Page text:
The SA Whale Disentanglement Network is on alert over the incidence of whales getting caught in nets. Picture: Supplied
The SA Whale Disentanglement Network is on alert over the incidence of whales getting caught in nets. Picture: Supplied

Rise in humpback whales entanglements partly due to their growing numbers

By Sukaina Ishmail Time of article published Mar 11, 2020

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Cape Town - With the number of whales spotted on the coast increasing, more entanglements have also occurred.

The SA Whale Disentanglement Network (SAWDN) has already assisted 199 entangled whales to date.

SAWDN reported that among the three humpback whales found, one was entangled in four ropes and with a floatation buoy around its right flipper alongside Dassen Island.

The second humpback was off-shore of Dassen Island entangled in five ropes wrapped around its tail, including floatation buoys. The third humpback was found in Oudekraal with a fishing rope and floatation buoys entangled around its body, trailing a 50m fishing rope behind it.

Two Oceans Aquarium education foundation chief executive Maryke Musson said that more whales were being seen in the ocean, especially humpbacks. The chances of entanglements had therefore increased.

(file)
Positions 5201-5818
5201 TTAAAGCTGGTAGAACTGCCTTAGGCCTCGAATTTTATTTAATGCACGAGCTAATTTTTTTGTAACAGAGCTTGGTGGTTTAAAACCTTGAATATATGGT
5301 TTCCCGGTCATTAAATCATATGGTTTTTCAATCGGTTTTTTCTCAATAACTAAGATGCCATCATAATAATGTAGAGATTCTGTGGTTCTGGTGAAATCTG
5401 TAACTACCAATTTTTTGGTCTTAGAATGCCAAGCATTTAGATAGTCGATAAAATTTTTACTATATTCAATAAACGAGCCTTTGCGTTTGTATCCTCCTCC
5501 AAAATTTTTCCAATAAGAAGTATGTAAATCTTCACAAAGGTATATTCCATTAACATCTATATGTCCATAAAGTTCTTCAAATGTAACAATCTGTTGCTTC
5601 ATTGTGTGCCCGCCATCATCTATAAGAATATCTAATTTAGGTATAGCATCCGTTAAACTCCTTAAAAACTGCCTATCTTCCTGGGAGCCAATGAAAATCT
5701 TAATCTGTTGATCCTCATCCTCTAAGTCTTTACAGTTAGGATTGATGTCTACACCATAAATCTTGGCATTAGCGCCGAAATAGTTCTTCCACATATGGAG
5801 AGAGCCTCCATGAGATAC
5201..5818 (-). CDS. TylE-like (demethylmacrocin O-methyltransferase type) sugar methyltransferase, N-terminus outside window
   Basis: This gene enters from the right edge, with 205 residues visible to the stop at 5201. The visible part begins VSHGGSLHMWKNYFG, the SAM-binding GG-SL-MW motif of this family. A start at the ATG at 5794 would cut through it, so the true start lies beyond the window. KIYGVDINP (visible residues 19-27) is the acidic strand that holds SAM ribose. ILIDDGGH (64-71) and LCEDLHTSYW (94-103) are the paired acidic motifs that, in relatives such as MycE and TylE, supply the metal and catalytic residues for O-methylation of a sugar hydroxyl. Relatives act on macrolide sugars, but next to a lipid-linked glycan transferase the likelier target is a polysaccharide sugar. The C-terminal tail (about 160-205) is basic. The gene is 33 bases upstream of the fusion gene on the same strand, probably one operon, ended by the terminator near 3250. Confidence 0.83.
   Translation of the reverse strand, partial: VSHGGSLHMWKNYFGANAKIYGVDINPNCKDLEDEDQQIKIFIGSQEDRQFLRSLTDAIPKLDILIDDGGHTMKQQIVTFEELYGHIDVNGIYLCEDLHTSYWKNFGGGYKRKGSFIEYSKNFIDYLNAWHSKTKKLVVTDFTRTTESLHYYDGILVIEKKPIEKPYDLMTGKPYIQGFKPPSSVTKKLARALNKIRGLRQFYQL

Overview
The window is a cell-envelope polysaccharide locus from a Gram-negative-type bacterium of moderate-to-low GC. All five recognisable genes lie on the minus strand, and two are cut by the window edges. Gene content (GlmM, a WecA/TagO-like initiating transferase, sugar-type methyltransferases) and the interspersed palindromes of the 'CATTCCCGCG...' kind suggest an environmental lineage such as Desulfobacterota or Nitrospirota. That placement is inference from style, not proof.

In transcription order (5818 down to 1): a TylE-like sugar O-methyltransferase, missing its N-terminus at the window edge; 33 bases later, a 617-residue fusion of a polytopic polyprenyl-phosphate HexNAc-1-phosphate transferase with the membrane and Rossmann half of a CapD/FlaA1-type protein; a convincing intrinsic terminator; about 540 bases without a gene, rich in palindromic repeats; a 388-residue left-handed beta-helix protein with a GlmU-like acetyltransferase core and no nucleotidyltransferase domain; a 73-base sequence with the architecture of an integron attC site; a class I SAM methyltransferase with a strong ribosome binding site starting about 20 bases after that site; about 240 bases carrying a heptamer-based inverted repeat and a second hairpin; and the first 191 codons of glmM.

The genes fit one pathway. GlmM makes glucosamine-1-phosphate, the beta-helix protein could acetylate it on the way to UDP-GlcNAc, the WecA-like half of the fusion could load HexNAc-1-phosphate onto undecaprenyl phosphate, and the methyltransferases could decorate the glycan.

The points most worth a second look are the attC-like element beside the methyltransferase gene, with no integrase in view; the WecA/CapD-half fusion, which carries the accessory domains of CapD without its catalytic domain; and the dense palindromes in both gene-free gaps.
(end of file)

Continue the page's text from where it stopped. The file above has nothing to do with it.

The whales were coming much closer to shore and were more likely to encounter lost fishing gear compared with when offshore.

Environmentalist and founder of the Seafari app, Alex Vogel, said decreasing fish stocks were increasing fishing efforts to satisfy the growing demand. This led to more material being found in the ocean. The whale population increase also meant there was a greater likelihood that whales would come into contact with these fishing materials.

“The current level of entanglements is therefore not surprising, but is significantly higher than the one to three entanglements SAWDN would usually deal with in this area during this early part of the year,” Vogel said.

He said the whales would often play with floating kelp and it was thought that they enjoyed the sensation of the kelp moving over their skin. So when they came across a rope and tried to do the same thing they could easily get entangled.

Vogel said the situation of whales becoming entangled had been exacerbated by the fact that there were up to 500 humpback whales in the Dassen Island area less than a week ago, but these animals were usually gone from the West Coast in early March.

* #SeaTheBiggerPicture organisation will have a beach clean-up on Saturday, March 28. It will take place at Fish Hoek Beach at 8.30am to remove waste that could enter the ocean and threaten marine life.


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Cape Argus

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